Bruticus Leads Transformers: Fall of Cybertron's Toy Store InvasionS

Only four of the sexy robot designs from Transformers: War for Cybertron ever made it toy store shelves, a tragic missed opportunity. To ensure they don't miss a second time, Hasbro and High Moon Studios are planning a much bigger toy line for Transformers: Fall of Cybertron.

How big?

Combaticons, transform and form Bruticus.

That big.

Call them combiners, call them gestalts, call them super happy robot team neo; when five or more Transformers get together and go all super-size on the enemy's metal asses, it's a party of gargantuan proportions. Back in 1985 when Hasbro brought a team of green Diaclone construction vehicles to North America, the six-robot giant Devastator, children already enchanted by the concept of robots turning into vehicles went completely nuts.

Soon after Devastator's release came the Aerialbots and Stunticons, two teams that established a formula of four smaller limb vehicles and one larger central unit, merging to form Superion and Menasor respectively. Then came the Protectobots and their Decepticon rivals, the Combaticons.

The Combaticons are a team of military vehicles that combine to form Bruticus, a walking army consisting of four soldiers — Onslaught (anti-aircraft truck), Vortex (helicopter), Blast Off (space shuttle), and Brawl (tank) — and Swindle, the mercenary military jeep that would sell them all for parts if you gave him half a chance.

Bruticus Leads Transformers: Fall of Cybertron's Toy Store Invasion
Fahey Fun Fact: – In 2001 I spent a week writing a five-page application to play Swindle of the Combaticons in a text-based online game, proving to the game masters that I knew the character inside and out. I passed the test, and played for two days before getting bored.

In the original cartoon series the Combaticons were created by Decepticon second-in-command Starscream as part of a bid to wrest power from the hands of the infinitely forgiving Megatron. That origin won't work in Transformers: Fall of Cybertron. High Moon Studios' retelling of the final days of the Transformers' home planet takes place far before the events of the 1980 cartoon series.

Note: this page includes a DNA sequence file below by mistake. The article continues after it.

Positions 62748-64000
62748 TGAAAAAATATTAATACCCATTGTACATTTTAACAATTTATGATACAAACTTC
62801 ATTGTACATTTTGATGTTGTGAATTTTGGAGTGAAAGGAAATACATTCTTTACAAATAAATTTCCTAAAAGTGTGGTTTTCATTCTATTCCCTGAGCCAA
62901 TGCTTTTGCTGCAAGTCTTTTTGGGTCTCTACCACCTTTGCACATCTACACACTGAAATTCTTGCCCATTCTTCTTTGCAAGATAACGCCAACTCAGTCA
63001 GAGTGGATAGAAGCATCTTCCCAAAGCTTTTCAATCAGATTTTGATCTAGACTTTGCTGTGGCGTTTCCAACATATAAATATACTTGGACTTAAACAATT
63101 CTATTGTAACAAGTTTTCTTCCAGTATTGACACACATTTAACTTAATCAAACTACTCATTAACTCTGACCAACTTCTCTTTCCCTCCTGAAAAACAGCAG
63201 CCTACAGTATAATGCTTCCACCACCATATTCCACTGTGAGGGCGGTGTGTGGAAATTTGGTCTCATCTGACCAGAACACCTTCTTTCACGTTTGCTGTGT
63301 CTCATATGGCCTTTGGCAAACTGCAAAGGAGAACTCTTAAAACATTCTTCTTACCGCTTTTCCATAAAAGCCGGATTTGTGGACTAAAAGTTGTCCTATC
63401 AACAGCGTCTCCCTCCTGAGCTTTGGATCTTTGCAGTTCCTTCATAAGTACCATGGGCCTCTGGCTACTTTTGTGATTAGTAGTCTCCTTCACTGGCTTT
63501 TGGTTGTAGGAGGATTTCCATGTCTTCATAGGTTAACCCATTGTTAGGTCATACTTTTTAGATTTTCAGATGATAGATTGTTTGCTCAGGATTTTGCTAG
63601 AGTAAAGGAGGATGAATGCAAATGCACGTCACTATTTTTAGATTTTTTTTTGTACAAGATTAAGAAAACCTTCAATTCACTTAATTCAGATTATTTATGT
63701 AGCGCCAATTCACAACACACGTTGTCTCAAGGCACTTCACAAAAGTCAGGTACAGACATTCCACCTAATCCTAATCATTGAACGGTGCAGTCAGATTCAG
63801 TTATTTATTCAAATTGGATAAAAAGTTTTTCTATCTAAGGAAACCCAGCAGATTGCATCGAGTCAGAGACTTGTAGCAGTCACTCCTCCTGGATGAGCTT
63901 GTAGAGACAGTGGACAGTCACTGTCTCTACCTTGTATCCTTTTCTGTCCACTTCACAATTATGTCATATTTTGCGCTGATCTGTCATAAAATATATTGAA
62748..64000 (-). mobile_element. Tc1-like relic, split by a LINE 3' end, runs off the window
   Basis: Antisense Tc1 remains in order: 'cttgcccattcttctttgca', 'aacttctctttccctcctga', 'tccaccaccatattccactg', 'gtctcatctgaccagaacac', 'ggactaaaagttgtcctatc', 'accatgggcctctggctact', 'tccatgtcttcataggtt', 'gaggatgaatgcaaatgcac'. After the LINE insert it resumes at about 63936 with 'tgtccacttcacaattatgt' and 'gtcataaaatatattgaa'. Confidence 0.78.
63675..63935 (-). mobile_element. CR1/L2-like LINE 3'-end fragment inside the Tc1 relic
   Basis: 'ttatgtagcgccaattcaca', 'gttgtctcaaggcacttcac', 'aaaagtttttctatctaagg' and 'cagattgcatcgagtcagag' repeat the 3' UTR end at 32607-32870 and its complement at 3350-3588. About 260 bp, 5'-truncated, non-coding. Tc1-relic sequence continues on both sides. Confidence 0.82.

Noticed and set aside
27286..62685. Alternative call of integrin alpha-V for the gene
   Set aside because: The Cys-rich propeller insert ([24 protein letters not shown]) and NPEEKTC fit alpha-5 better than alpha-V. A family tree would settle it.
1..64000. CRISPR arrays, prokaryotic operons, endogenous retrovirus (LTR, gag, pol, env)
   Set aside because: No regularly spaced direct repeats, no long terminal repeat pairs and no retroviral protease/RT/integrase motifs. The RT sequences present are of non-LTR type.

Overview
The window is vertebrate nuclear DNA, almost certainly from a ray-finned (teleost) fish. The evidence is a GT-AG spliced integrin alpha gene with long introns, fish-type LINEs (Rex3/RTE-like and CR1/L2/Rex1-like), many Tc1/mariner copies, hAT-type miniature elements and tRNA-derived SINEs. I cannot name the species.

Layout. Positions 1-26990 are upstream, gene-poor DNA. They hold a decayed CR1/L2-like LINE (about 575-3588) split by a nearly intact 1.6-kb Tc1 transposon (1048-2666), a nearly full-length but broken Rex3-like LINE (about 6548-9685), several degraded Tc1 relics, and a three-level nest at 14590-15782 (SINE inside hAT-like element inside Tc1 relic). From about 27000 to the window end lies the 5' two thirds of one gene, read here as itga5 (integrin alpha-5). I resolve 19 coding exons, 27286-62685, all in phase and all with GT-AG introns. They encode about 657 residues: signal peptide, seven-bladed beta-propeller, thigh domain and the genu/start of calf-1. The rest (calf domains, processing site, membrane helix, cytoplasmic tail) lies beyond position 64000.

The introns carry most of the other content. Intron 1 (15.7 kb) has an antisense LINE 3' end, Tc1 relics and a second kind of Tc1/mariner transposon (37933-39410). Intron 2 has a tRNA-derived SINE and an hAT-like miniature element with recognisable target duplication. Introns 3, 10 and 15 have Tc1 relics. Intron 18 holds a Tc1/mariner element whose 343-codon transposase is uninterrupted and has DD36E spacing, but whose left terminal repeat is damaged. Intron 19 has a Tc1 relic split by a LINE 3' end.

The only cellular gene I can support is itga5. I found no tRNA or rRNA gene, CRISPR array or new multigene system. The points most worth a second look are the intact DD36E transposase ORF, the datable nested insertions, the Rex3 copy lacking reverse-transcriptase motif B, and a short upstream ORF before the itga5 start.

Whatever his story may be, one thing is certain: Bruticus is too powerful to be confined to your television screen, and if he wants to make his way to toy shelves as part of a Fall of Cybertron toy line, revealed this weekend at the 2012 New York Toy Fair, then who's going to tell him no?

Certainly not Lenny Panzica, the head designer on the Transformers: Fall of Cybertron toy line. During a recent conference call featuring representatives from Hasbro and High Moon Studios, Panzica expressed his excitement over working on this iconic group of characters.

"It's been a dream to work on Bruticus," Panzica said, "It's been a great learning experience as a Transformers designer, as well as a nod to being a Transformers fan working on a Bruticus and working out how to get the combination play going. The Transformation and combining play is really exciting."

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Panzica and High Moon's version of Bruticus will feature five deluxe-sized robots. Onslaught will be the base, forming the torso of the larger robot along with his normal vehicle and robot modes. The four remaining characters will have the traditional robot and vehicle forms, with the added ability to transform into any of Bruticus' limbs, all without relying on extraneous toy bits (foot plates, fists).

In keeping with High Moon's design strategy, this new version of Bruticus retains elements of the original G1 (first generation) character, while maintaining a look that's purely Cybertron. The head in particular is pure Bruticus, while the color schemes and physical aspects of the robots and vehicles are in line with what will one day be the character's Earth-based camouflage (because a purple space shuttle parked outside Walmart is totally inconspicuous).

With five deluxe robots forming Bruticus, this will be one tall glass of killer mechanical water, though not quite as tall as one of the most impressive original combiner teams, the Decepticon Predaking. "It won't be quite as large as Predaking," Panzica explained. "Predaking was voyager scale (the next scale larger than deluxe in modern Transformers lines). My initial thought was 'I'm going Predaking size on this guy!', but after going into the design we decided on deluxe size. He's still awesomely huge. In the future I think I'll get my Predaking size figure. He's Bruticus size."

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And he's only the beginning of what Jerry Jivoin, Hasbro's global brand marketing director for Transformers, said will be a much larger line than War for Cybertron. Will we see a toy of Autobot fan-favorite Dinobot, Grimlock? He wasn't ready to say, but Bruticus is too big a threat to leave unanswered.

I look forward to adding Bruticus to my ever-growing Transformers collection this fall when the line debuts alongside Transformers: Fall of Cybertron for the Xbox 360 and PlayStation 3. He won't fill the spot left by the original figure I lost in a move back in 2000 (along with Predaking and a pristine Fortress Maximus — cry for me, Transformers fans), but he'll definitely fill a large amount of shelf space.

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Until that day (til all are one?), flip through the galleries for pictures of the toys, along with some exclusive concept art and screenshots from Transformers: Fall of Cybertron.

And remember kids, Bruticus hates Cybertron. Bruticus hates you all!